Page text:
In the embodiment shown in FIG. 5, means 350 for selectively interconnecting includes an input multiplexing means 351 (MUX I1, MUX I2), responsive to an input select signal on lines 352, 353, for selecting and supplying a set of signals as the plurality of first input terms or as the plurality of second input terms, from a plurality of signals. Input multiplexing means 351 (FIG. 5) selects from the plurality of signals including a first set of clock signals supplied from input pins 354, a first set of input signals externally supplied to the chip from a first set of input/output pins 355, a second set of input signals supplied from a second set of input/output pins 356 (these I/O pins are typically driven by an output signal from another device (not shown) which is similar to device 310), a second set of clock signals supplied from input pins 357, and a set of output signals, generated in response to at least a subset of the plurality of first output terms from line 320 and the plurality of second output terms from lines 329, supplied across lines 358 and 359 respectively.
The input select signal on lines 352 and 353 in the preferred embodiment is supplied as at least a subset of the first and second product terms from lines 315 and 327, respectively, or at least a subset of the first and second sum-of-products terms from lines 318 and 328, respectively, or any combination of the product terms and sum-of-products terms generated by first programmable array means 311 and second programmable array means 312.
Also, as shown in FIG. 5, the input select signal may be field programmable. Thus, FIG. 5 shows an input select signal supplied on line 390 to input multiplexer MUX I2 from a fuse programmable signal generator 391. The fuse programmable signal generator 391 includes a fuse 392 connected from line 390 to ground and a resistor 393 connected from line 390 to a power supply voltage VCC. Fuse 392 is a field programmable fuse such as those described in the Programmable Array Logic Handbook, referred to above.
Input multiplexing means 351 in the preferred embodiment consists of a first input multiplexer MUX I1, responsive to the input select signal on lines 352, for selecting a set of signals for supply as input signals on lines 313, 314, and a second input multiplexer MUX I2, responsive to the input select signal on lines 353 or 390, for selecting a set of signals for supply as input term signals on lines 325, 326. In the embodiment shown, both first input multiplexer MUX I1 and second input multiplexer MUX I2 are supplied the same sets of signals from pins 354, 355, 356 and 357 for selection and supplying as input terms. The first input multiplexer MUX I1 supplies the plurality of first input terms on lines 313, 314. The second input multiplexer MUX I2 supplies the plurality of second input terms on lines 325, 326.
Means 350 for selectively interconnecting also includes an output multiplexing means 360, responsive to an output select signal on lines 361, 362, for selecting and supplying as output signals on lines 363 and 364, respectively, a set of signals selected from the plurality of signals selected from at least a subset of the plurality of first output terms from lines 320 and the plurality of second output terms from lines 329. The output signals on lines 363, 364 are supplied from integrated circuit device 310 externally through output drivers 365, 366 to sets of I/O pins 367, 368.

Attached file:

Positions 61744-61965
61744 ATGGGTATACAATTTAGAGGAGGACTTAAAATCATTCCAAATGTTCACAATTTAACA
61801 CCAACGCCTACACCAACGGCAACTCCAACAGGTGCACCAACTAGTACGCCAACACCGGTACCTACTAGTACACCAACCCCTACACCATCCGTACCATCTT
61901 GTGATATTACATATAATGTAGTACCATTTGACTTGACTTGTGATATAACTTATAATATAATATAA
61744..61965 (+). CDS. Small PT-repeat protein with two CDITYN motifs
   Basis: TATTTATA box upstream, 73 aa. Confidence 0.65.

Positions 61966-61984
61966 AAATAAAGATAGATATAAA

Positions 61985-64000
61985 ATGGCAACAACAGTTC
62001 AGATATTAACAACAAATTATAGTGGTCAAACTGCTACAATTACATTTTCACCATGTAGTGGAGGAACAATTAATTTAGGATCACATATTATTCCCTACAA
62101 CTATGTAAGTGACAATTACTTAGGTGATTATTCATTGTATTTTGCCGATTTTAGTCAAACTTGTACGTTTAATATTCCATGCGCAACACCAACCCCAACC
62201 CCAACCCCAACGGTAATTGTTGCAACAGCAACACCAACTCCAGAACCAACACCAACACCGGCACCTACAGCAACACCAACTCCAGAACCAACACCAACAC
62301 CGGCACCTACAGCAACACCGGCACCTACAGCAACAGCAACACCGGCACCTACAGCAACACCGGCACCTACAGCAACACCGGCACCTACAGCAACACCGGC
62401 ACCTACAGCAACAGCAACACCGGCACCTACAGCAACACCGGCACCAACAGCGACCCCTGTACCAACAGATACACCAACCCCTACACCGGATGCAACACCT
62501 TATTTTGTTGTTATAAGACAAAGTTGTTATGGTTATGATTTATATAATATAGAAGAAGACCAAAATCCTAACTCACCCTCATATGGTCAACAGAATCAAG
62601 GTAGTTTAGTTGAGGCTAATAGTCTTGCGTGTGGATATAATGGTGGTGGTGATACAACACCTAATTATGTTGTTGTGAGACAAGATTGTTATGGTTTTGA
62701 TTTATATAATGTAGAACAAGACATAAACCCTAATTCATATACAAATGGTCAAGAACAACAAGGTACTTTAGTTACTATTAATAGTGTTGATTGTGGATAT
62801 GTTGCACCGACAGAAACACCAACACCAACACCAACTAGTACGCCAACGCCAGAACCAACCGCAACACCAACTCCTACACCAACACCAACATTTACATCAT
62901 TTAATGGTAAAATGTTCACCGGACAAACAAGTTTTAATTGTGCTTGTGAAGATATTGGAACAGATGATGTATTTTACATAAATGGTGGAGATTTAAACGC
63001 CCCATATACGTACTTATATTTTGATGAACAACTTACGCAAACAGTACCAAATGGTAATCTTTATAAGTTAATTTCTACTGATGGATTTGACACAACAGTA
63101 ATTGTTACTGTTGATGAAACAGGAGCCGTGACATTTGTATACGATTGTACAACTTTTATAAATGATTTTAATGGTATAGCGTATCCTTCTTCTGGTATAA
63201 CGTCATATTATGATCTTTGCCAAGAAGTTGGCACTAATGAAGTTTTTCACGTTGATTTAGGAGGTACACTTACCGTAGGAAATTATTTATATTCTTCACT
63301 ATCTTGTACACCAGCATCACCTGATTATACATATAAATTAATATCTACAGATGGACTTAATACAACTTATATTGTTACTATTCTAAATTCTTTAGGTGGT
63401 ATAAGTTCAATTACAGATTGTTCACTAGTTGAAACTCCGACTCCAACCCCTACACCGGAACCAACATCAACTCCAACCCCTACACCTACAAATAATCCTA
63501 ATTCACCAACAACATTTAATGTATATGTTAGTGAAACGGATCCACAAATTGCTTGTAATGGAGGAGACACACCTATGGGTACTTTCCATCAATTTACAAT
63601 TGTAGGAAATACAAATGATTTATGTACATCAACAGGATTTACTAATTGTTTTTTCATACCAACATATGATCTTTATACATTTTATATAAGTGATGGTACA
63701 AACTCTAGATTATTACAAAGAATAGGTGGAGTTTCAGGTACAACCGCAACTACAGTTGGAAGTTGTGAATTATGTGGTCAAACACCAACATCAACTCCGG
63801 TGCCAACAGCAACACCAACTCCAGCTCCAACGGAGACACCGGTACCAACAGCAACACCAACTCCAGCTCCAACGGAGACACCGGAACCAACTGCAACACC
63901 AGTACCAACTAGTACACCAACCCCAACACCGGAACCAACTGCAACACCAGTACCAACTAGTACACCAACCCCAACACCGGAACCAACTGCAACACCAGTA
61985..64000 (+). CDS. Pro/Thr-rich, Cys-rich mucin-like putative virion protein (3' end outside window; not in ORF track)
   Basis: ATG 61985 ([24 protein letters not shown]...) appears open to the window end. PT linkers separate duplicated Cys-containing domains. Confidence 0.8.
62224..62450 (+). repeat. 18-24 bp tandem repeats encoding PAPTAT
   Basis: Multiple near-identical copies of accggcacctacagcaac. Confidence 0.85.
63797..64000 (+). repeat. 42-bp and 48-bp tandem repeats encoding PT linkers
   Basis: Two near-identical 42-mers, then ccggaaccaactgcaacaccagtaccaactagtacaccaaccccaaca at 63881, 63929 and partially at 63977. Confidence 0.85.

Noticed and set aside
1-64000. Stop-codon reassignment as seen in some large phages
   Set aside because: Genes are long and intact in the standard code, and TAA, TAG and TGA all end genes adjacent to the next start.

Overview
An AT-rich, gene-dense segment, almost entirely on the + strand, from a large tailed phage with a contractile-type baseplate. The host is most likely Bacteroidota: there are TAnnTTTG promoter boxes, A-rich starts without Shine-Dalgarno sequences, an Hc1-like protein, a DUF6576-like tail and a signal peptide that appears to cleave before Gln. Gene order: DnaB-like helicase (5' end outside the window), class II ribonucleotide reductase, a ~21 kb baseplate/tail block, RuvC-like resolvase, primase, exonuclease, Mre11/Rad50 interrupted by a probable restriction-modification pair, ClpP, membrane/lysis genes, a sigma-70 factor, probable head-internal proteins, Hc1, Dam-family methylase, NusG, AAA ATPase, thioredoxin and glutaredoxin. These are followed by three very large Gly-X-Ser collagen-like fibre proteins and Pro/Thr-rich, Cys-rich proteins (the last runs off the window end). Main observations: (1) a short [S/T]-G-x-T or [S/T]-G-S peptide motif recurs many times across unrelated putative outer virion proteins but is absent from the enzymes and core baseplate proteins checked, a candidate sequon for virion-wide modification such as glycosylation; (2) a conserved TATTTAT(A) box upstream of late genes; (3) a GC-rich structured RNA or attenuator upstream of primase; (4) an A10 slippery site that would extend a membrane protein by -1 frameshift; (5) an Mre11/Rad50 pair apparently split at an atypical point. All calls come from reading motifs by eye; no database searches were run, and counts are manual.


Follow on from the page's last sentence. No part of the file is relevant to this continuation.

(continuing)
The output select signals on lines 361 and 362 can be generated from the first set of product terms on lines 315, second set of product terms on lines 327, first set of sum-of-products terms on lines 318, second set of sum-of-products terms on lines 328 or any combination of product terms and sum-of-product terms as suits the user.
Also, as shown in FIG. 5, the output select signal may be fuse programmable. Thus, FIG. 5 shows a fuse programmable signal generator 395 supplying an output select signal on line 396. The fuse programmable signal generator 395 includes a fuse 397 connected from line 396 to ground and a resistor 398 connected from line 396 to power supply voltage VCC. Fuse 396 is programmable as described in the above mentioned Programmable Array Logic Handbook.
The output multiplexing means 360 in the embodiment shown in FIG. 5 consists of a first output multiplexer MUX O1 and a second output multiplexer MUX O2. First output multiplexer MUX O1, responsive to the output select signal on lines 361, selects a set of signals for supply as output signals on lines 363, while the second output multiplexer MUX O2, responsive to the output select signal on lines 362 or 396, selects a set of signals for supply as output signals on lines 364.
The diagram of FIG. 5 shows four sets of I/O pins, designated 355, 356, 367 and 368. Each of these sets of I/O pins may include any number of I/O pins corresponding to the number of output signals generated on lines 363 and 364 and the number of input signals supplied from the I/O pins 355, 356 as desired. It should be noted, that the four sets of I/O pins, 355, 356, 367 and 368, are not necessarily exclusive. For instance, the set of I/O pins 367 receiving output signals across line 363 from the output multiplexer MUX O1 is also connected to provide input signals to the input multiplexers MUX I1 and MUX I2 across line 358. Thus, an architecture for a device 310 according to the present invention may be laid out in which all or any subset of the I/O pins are configured to receive output signals and/or supply input signals.